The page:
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There have been a handful of pieces put out in the blogosphere of late already revisiting the John Jaso-for-Michael Morse trade by the Mariners and asking whether Seattle fans overreacted to the prospect of trading a part-time catcher for a full-time middle-of-the-order hitter.
I already gave you my impressions when the deal first came out. And let’s not get too worked up over Morse’s home run totals so far. The season just started. Plus, Jaso has been hitting when he does get on the field, though his catching has looked just as suspect and is something he was spending extra time working on before games when we were down in Oakland last week.
But regardless of any opening-week stats, one thing I keep seeing overstated, I think, on Jaso’s behalf was the remaining years of club control the Mariners would have had had they held on to him. The Mariners could have held on to Jaso for two more years after this one had they wished.
So, how much would that really have been worth?
Since Jaso continues to be used as a platoon catcher against right-handers only, the likelihood of his exceeding 400 plate appearances this season remains in question. And when you consider the defensive points you have to dock, it’s time for some fans to come to grips with the fact that no matter how high his OPS climbs in specifically designated matchups with certain pitchers, this will never be Johnny Bench.
Jaso as a pinch-hitter and sometimes DH was a great find for the Mariners, who did an outstanding job maximizing Jaso’s offensive potential by limiting his playing time.
Once you look at Jaso in those terms — a part-time player who can deliver good stats as long as he’s not played behind the plate too much — you have to ask yourself how much that’s worth spending on.
Right now, I’d say Jaso’s cost is just about maxed out.
He’s being paid $1.8 million by the A’s this year, which is just over the $1.5 million the Mariners are paying backup catcher Kelly Shoppach — a far better receiver who normally doesn’t hit as well in his limited role.
But here’s the thing: come next year, assuming Jaso continues to produce an OPS up near .800, that salary will climb via arbitration. It would not be unreasonable to expect him to command nearly $4 million next season. After that, if he has another decent year in a part-time role, the numbers could soar to $6 million or more.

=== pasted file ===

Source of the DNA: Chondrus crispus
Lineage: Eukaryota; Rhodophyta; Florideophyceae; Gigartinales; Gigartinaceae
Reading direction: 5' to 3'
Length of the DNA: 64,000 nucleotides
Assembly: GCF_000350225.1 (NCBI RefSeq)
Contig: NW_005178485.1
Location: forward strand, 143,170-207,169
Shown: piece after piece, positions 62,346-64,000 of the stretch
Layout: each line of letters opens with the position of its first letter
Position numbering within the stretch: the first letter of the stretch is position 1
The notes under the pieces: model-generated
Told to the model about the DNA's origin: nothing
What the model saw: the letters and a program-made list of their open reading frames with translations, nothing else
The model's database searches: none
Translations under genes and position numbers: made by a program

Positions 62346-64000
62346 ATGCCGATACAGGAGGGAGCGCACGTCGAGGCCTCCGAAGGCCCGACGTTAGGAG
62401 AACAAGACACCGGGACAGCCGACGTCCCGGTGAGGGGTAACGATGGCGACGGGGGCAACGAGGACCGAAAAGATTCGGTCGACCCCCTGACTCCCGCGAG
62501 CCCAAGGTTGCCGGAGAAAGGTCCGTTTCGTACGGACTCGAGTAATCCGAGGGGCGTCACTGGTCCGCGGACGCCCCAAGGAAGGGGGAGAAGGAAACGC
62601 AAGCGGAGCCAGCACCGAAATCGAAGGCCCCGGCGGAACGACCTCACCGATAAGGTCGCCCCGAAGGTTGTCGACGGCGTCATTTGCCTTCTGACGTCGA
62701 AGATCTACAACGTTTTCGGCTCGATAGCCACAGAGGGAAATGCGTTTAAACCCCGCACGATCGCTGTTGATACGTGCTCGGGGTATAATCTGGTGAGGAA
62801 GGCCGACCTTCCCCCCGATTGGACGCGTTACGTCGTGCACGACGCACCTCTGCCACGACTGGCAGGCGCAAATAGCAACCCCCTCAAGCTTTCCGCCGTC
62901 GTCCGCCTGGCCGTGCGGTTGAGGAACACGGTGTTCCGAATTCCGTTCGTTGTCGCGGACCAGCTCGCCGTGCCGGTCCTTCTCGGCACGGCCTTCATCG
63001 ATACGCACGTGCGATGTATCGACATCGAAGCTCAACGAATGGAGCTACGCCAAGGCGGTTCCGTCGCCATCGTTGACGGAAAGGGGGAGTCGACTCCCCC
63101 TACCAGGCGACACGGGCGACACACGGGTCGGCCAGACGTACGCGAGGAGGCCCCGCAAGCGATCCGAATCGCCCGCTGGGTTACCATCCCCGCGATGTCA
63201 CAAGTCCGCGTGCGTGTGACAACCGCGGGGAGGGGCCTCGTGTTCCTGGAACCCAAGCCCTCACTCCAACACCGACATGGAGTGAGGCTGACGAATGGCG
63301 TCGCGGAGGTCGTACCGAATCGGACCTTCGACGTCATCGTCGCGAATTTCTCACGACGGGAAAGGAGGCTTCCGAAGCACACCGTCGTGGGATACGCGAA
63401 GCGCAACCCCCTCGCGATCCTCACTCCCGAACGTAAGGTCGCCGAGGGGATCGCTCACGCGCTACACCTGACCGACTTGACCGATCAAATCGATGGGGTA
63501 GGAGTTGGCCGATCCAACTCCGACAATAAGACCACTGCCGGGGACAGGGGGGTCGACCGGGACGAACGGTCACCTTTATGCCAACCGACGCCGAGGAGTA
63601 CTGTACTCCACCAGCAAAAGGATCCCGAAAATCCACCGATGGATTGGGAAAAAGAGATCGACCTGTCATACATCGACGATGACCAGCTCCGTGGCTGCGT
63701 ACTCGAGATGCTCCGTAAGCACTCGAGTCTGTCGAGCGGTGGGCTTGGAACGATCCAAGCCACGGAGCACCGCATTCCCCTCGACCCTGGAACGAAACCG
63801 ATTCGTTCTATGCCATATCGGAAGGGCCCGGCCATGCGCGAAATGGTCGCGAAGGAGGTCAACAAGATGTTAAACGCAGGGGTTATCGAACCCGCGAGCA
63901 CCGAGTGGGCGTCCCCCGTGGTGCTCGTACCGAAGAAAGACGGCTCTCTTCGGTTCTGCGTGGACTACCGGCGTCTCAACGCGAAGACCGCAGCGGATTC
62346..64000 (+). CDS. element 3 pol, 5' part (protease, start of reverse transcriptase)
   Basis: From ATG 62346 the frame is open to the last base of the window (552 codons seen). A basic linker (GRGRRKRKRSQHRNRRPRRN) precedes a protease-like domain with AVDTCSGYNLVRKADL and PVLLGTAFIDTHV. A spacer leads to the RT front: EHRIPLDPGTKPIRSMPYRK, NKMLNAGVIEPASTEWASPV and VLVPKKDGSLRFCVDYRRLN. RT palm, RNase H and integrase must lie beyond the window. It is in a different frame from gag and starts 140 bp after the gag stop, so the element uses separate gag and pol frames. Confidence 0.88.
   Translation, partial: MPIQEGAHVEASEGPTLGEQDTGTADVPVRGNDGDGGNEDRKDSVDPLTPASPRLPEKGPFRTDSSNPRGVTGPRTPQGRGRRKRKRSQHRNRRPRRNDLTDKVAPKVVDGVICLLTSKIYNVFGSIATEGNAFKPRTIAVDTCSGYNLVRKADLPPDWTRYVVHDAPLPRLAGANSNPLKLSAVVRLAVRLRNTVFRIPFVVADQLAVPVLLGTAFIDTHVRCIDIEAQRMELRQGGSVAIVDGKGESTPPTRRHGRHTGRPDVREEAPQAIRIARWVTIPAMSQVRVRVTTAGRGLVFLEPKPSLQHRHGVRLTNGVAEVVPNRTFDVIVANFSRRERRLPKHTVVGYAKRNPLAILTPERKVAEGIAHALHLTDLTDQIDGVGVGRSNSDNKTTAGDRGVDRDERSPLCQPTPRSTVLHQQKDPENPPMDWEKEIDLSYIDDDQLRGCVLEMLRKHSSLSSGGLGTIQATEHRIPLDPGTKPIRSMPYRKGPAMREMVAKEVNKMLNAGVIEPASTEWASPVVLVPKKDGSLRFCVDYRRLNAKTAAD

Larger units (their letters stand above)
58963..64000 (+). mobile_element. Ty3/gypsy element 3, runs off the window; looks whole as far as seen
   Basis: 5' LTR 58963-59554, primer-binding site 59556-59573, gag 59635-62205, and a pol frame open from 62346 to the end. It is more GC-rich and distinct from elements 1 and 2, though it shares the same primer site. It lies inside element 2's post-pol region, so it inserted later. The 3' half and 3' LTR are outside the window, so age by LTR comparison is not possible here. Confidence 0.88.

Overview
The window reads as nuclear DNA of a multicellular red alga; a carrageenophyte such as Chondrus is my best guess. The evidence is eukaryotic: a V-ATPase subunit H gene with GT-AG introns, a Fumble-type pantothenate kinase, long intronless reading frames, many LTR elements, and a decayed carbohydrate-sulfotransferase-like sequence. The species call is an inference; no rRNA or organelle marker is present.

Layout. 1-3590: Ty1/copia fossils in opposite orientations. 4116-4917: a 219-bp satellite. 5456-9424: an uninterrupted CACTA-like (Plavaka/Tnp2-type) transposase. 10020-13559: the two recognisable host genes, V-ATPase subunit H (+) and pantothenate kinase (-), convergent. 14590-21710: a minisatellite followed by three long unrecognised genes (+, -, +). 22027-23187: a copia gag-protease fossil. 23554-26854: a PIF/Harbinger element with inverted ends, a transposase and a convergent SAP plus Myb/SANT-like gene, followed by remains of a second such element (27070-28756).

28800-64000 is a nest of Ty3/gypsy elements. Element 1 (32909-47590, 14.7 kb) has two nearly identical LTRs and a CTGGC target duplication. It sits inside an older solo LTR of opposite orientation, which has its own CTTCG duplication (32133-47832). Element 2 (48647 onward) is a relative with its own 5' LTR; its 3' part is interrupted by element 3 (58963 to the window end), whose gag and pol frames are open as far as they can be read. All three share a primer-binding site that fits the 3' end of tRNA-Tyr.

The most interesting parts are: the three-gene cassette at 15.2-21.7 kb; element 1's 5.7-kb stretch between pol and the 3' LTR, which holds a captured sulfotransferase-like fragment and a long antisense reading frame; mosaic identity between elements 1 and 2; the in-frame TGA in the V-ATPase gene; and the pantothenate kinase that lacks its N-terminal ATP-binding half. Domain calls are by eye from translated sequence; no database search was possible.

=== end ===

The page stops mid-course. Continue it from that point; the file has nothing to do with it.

That’s what your club control gets you if you’re the Mariners. The ability to pay a part-time catcher more than the market rate. Now, that’s great if you have absolutely nobody at the position coming up in your system. But the Mariners drafted Mike Zunino with their third overall pick last June, he’s raking at all levels of the minors and will be up here sooner rather than later.
After that June pick was made, it became obvious that Jesus Montero was never going to be used as a full-time catcher beyond the next year or two and that Jaso’s days in the organization were numbered. Jaso and Montero are both below average defensively, though Montero arguably has the better arm.
The only thing that kept the Mariners from running wild on the A’s last week in Oakland was a left-handed starting pitcher and a paucity of baserunners. Brendan Ryan had one stolen base even with a southpaw on the mound (Brett Anderson) that was embarassingly easy, and that’s something the Mariners feared all of last season in making pre-game decisions about whether to risk starting Jaso against a club with any type of speed.
So, you’re not going to pay Jaso $6 million per season and higher for that.
Therefore, once his salary starts climbing beyond this year, the value of his club control becomes less and less.
And that’s why, trading him for a full-time player like Morse — who also has his defensive limitations — made sense. Because Morse brought this team something it didn’t always have — a legitimate full-time mid-order presence. And trading for him gives you an exclusive window, as the Lookout Landing post linked to above states, to offer a contract extension.
For me, getting a full-time middle-of-the-order hitter for a below average part-time catcher who can hit off the bench will be worth it every time. Regardless of the club control issues.
Morse was something the Mariners lacked. They have trotted out any variety of bad catchers over the years. The fact that Jaso could hit better than most of them was not enough to override his liabilities in other areas.
For less than $2 million? He’s a great role player who brings value to a team, which is why the A’s traded for him.
But beyond this year? Let’s see whether Jaso is still with the A’s come 2015. I doubt that he will be, though I’ve been wrong before. But if he isn’t, the whole club control point becomes moot.
In other words, don’t sweat it. The trade always made sense, regardless of what both guys have done this first week.
Comments | More in trades | Topics: john jaso; michael morse; jesus montero; mike zunino